State can still vaccinate children without parental OK
NASHVILLE, Tennessee (AP) – Tennessee’s chief health officer said Friday the state can still vaccinate some minors without parental consent in an attempt to clear up conflicting claims by lawmakers who complained that the state’s former vaccine chief had information about the spread long-term vaccination policy for children before she was released.
On Friday, Health Commissioner Lisa Piercey, who sacked Michelle Fiscus and temporarily suspended public relations for all child vaccines, denied lawmaker claims that the state’s clinicians will not follow parental consent guidelines. This policy was established in a 1987 State Supreme Court case covering public and private healthcare providers. Piercey said it would remain in force but would only be used in “very nuanced and marginal situations”.
Piercey’s redirect came two days after Republican Senator Kerry Roberts and his Government Operations Committee co-chair, GOP Rep. John Ragan, announced during a legislative session that “Dr. Piercey and the governor’s office confirmed that it is not the policy of the Tennessee Department of Health, the Tennessee Department of Education, or our 89 county health departments to give the COVID-19 vaccine to children without parental consent. They didn’t say the six larger independent health departments or private providers would stick with the change.
The policy, dubbed the Mature Minors Doctrine, was a focal point in the ousting of Fiscus, who argued it was fired to appease lawmakers who oppose vaccination work against COVID-19 vaccination for eligible minors.
In her first public statement since Fiscus was fired, Piercey did not want to discuss the resignation other than to make a statement similar to what Governor Bill Lee said the previous day – that her job is to ensure that the department’s staff and policies are in line ” his vision and our belief in the proper role of government. ”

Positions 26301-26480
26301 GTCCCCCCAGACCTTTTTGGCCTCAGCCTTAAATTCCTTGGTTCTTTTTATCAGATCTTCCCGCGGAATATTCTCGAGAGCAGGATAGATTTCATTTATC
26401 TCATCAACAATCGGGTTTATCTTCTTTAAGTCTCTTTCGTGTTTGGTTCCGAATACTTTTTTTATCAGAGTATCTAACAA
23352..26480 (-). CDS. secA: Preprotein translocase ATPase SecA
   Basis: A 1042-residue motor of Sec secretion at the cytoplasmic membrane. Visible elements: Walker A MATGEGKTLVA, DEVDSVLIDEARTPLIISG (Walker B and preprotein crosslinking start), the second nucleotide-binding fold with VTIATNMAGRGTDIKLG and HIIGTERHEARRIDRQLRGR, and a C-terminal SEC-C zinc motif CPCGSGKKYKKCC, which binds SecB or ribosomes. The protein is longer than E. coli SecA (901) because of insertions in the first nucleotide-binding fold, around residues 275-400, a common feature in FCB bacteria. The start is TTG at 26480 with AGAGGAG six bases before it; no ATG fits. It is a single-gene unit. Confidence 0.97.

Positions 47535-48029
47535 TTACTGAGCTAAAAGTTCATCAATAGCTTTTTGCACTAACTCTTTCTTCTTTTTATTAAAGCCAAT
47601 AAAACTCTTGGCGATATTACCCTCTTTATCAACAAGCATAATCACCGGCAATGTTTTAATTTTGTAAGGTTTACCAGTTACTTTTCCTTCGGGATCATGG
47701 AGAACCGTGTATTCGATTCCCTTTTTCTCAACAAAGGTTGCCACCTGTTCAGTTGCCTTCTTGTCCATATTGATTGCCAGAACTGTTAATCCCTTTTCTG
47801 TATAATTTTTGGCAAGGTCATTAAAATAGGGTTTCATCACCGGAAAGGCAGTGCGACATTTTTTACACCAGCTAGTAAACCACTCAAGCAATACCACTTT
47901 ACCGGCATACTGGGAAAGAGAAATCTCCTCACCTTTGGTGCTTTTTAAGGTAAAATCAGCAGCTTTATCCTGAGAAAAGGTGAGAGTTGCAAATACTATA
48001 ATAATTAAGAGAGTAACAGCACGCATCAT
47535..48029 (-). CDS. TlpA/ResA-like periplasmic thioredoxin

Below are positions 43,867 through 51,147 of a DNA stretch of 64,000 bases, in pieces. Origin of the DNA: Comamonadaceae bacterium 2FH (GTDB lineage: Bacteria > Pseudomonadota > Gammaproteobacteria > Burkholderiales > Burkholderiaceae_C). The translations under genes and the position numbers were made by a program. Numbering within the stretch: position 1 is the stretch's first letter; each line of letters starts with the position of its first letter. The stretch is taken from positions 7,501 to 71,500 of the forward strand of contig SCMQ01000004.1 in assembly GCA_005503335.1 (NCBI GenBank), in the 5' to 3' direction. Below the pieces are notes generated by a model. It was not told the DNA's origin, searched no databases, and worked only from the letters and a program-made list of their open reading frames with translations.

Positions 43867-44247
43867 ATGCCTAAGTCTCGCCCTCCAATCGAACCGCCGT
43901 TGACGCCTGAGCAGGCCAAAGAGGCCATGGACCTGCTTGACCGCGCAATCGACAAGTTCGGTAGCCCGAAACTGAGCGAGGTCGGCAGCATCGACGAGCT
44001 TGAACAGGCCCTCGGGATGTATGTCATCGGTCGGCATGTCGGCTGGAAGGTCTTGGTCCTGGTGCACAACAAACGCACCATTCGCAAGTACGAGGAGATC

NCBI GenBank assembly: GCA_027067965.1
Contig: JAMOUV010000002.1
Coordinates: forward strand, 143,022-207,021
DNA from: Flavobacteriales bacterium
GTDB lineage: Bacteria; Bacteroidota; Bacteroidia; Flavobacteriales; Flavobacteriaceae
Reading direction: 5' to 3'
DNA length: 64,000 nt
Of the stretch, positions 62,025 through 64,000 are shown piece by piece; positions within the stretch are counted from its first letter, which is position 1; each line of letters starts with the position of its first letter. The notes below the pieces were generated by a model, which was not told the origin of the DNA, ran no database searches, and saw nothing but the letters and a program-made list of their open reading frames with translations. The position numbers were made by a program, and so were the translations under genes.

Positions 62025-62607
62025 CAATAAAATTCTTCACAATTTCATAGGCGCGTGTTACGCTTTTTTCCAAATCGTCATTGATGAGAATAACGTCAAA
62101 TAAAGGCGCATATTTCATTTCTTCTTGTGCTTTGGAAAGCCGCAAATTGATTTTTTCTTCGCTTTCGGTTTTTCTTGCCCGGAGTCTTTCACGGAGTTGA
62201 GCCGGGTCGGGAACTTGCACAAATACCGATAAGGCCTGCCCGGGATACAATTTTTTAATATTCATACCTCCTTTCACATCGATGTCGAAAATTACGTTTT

However, Piercey said the “break” in public relations for childhood vaccinations was over. She said they need to make sure that marketing of vaccines for children is not targeting children and not their parents, as some lawmakers claimed.
Piercey said she met with the senator on Thursday to testify and said they were now “totally in agreement” that there are “very nuanced and marginal situations where this could happen, and neither of us wants to get in the way come”.
“Including Chairman Roberts when I spoke to him yesterday, and also the Governor, we realize that there are some very unique situations where there are older teenagers who may find themselves in social situations that do not allow them to for their parents to come. “With them for one reason or another,” Piercey said. “So we will be able to continue to serve them according to the doctrine of maturity-less.”
A health department official’s recommendation to dismiss Fiscus claims has circulated “her own interpretation” of the doctrine that allows vendors to vaccinate children 14 years and older without parental consent if they believe the child is mature enough. The recommendation also alleged deficiencies in their management and identified problems with the staff.
Fiscus said the letter she sent in response to the vendors was verbatim from documents from the department’s senior legal advisor. She provided email records to support the claim. She also issued a point-by-point rebuttal of the alleged inconvenient offenses and handed out positive performance reviews from her manager for years, including last month when she was commended for “strong leadership”.
Piercey said she only knew Tennessee’s doctrine eight times this year, and three were for her own children who were vaccinated while at work.
According to the Kaiser Family Foundation, Tennessee is one of the five states where providers can decide whether a minor is mature enough to consent to vaccination without parents. 41 other states require parental consent, and five have consent under the age of 18.
Regarding the end of the children’s vaccination campaign, Piercey said the department looked at all “public materials” including marketing, leaflets, postcard reminders and consent forms. She said, “Although we never intended to target children, I understand that there was a void in how it was received.”
She said the only permanent change is to remove 11 social media posts that only featured children. Future ads will show children with their parents, she said.
And while some back-to-school vaccination events may have been paused, some are already scheduled for next week. The department’s logo was left on some leaflets, including school leaflets, during the re-evaluation, but now the logo is being used again on documents, she said.
“The reason we were on hiatus is because we didn’t want to leave room for interpretation about where we were shooting, and we’re shooting to get the message across to the parents,” Piercey said.